Ron Mann investigates the miraculous, near-secret world of fungi. Visionaries Gary Lincoff and Larry Evans lead us on a hunt for the wild mushroom and the deeper cultural experiences ... See full summary »
In 1943, the year in which the first A-bomb was built, Albert Hofmann discovered LSD, a substance that was to become an A-bomb of the mind. Fractions of a milligram are enough to turn our ... See full summary »
Trevor J. Roling,
Dream Tower chronicles Toronto's most notorious social experiment of the sixties. Inspired by cultural critic Paul Goodman, philosophies of alternative education, and the decade's political... See full summary »
"Go Further", the new film by award-winning documentary filmmaker Ron Mann, explores the idea that the single individual is the key to large-scale transformational change. The film follows actor Woody Harrelson as he takes a small group of friends on a bio-fuelled bus-ride down the Pacific Coast Highway. Their goal? To show the people they encounter that there are viable alternatives to our habitual, environmentally-destructive behaviors. The travellers include a yoga-teacher, a raw food chef, a hemp-activist, a junk-food addict, and a college student who suspends her life to impulsively hop aboard. We see the hostility these pilgrims encounter, and watch as their ideas are challenged from within and without. We meet an entrepreneur who runs a paper company that does not harm trees; an organic farmer who believes Nature is his partner; a man who teaches environmental activists to use humor as a strategic weapon. And throughout, we see Harrelson test his belief that the transformation ... Written by
I sometimes feel like an alien creature for which there is no earthly explanation. In money, we trust we'll find happiness... the prevailing attitude. Like a genetically modified, irradiated Big Mac is somehow symbolic of food. Morality is legislated, prisons overpopulated, religion is incorporated; the profit motive has permeated all activity. Can you imagine clean water, food and air? Living in community with people who care? Do you dare to feel responsible for every dollar you lay down? You ...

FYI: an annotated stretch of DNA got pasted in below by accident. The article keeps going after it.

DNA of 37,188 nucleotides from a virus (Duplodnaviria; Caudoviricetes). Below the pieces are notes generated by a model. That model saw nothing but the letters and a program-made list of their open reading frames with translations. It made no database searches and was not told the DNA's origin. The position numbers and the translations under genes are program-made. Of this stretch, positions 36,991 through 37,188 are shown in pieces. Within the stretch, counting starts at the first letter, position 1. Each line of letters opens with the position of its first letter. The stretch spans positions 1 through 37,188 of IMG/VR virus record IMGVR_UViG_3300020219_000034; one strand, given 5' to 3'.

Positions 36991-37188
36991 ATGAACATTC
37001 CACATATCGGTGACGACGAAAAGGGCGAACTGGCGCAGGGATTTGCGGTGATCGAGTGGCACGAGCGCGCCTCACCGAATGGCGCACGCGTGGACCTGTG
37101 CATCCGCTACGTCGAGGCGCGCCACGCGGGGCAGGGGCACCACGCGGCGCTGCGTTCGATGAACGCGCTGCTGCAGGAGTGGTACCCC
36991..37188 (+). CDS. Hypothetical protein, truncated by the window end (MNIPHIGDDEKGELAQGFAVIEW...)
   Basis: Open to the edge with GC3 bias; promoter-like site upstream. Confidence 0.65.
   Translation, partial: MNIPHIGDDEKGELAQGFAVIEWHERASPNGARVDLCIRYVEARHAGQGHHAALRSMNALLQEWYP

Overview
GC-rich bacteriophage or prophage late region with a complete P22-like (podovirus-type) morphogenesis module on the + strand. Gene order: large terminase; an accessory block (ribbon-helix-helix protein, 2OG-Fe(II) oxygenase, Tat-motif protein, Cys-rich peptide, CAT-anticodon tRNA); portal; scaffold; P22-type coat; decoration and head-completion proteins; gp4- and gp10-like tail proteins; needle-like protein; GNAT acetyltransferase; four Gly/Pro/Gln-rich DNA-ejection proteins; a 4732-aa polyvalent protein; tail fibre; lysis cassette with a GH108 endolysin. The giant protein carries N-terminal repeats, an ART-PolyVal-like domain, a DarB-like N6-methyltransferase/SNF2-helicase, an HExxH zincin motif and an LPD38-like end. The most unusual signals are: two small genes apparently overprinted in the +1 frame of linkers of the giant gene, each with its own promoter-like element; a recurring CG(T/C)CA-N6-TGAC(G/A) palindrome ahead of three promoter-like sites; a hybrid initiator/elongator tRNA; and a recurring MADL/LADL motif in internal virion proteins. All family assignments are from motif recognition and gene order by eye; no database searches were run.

See more »
I'm all for the promotion of healthy organic living and seeking out sustainable alternatives, however I found this flick to be totally clichéd.
Woody gathers together a band of merry makers including a raw food chef, yoga teacher and a lawyer for activists and embarks on a bike riding/biofuelled bus trip down the coast. None of his team was really introduced properly, or seemed to have anything relevant to say, and I found myself cringing at the "hippie" stereotypes -- sensationalist fear mongering and pot smoking in the back seat of the bus (I mean, I'm no doctor, but occasionally enjoying baked food isn't going to do something horrid to your pancreas, as suggested by the raw food chef - and not all diary contains blood and pus - the USA is one of a few countries that has approved the use of bovine growth hormone)
There are a myriad of intelligent and scientific arguments for switching to an organic lifestyle, none of which were presented in this film, which instead focused on the "vibe" with shots of the gang holding hands, dancing naked on the beach, completing a yogic sun salutation and the odd piece of footage of a clear cut forest or extinct animal.
Included in the party is some random guy that seems to be shocked by the revelation that twinkies are not a health food, and makes pathetic attempts at humour (say no to corn dogs... etc).
If you're after something that has something political to say, is intelligent, well researched AND entertaining - GO TO ANOTHER DOCO.
I suggest The Fog of War, The Corporation or Supersize Me instead :)
7 of 11 people found this review helpful.
Was this review helpful to you?